UPDATE: FATF revealed the four countries which have gone onto its latest grey list on Friday 25 June, here.
The Financial Action Task Force (FATF) has voted to grey list Malta in a vote taken during a plenary session this afternoon (23 June), the Malta press is reporting.
The impact on Malta's financial services and banking sectors, as well as on its attractiveness to foreign investment, could be serious.
The result will not be officially communicated today since the ballot was taken in secret.
Last week it emerged that the UK, the US and Germany wanted Malta to be grey listed - a term which means that the country will be placed under increased monitoring - despite the country having passed a Moneyval assessment in March.
Senior government figures including Finance Minister Clyde Caruana and Foreign Affairs Minister Evarist Bartolo have spent the past few days lobbying to turn the table in Malta's favour, the Malta independent reported.
Despite these efforts, however, Malta did not gather enough support to avoid being grey listed.
According to reports, the United States did not back Malta during Wednesday's meeting. The vote must now be formally approved by the task force's broader membership but this is considered to be only a rubberstamping process.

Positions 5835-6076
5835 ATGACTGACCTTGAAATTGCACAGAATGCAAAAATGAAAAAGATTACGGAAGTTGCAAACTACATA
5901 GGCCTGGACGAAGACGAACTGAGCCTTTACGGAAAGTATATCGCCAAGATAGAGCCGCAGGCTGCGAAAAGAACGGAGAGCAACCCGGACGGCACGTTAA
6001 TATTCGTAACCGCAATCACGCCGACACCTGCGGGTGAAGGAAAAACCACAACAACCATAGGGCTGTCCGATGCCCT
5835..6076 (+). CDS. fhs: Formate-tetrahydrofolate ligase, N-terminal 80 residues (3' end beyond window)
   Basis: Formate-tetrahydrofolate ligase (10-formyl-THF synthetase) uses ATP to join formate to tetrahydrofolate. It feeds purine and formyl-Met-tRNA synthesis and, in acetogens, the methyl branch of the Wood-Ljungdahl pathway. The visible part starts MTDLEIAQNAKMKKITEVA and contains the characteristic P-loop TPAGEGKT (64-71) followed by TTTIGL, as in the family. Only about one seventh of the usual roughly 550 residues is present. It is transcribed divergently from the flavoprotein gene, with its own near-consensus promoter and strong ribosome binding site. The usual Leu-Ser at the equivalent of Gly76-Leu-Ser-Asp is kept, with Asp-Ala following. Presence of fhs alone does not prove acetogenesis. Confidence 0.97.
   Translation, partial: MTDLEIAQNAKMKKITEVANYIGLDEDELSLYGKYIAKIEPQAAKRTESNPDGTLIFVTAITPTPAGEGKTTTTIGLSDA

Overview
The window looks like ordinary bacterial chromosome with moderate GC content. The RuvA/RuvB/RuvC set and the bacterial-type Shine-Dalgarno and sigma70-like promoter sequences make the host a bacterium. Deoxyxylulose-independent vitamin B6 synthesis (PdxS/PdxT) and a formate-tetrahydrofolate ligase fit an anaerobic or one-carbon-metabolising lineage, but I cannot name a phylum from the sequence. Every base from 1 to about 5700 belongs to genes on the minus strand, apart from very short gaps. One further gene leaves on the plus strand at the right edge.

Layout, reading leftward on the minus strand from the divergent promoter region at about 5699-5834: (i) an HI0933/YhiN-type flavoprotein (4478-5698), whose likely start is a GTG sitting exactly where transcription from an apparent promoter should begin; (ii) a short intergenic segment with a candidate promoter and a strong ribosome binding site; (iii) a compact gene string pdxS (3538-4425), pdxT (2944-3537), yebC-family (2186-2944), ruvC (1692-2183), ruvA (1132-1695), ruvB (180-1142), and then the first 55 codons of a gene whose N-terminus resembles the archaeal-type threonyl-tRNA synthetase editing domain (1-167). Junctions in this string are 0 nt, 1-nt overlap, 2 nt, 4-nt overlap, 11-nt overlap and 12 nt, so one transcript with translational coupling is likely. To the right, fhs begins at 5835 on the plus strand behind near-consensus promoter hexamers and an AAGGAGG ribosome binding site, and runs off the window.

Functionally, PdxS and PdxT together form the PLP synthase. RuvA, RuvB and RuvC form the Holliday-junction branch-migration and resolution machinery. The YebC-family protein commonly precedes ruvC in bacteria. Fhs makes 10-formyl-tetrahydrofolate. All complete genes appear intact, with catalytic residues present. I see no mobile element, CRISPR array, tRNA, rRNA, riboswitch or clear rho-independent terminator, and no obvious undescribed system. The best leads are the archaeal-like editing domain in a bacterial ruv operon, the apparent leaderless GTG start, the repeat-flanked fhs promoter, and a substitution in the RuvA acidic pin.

It is understood that the FATF also voted to grey list Romania. This means that the two countries will become the first two EU Member States to be placed on the grey list.
Once a country is grey listed, it is given an action plan which it must adhere to within a specific timeframe to be taken off.
The decision-making body of the FATF is the Plenary, which consists of 37 member countries and 2 member organisations. The FATF takes its decisions by consensus. Representatives from observer organisations and associate members also take part in discussions, representing a global network of 205 jurisdictions.
The plenary ends on Friday and the results will be officially announced then. Even then, there might not be a public announcement before at least a few weeks.
Iceland was placed on the grey list for a year in 2019 and said later that the economic effect had been "significant."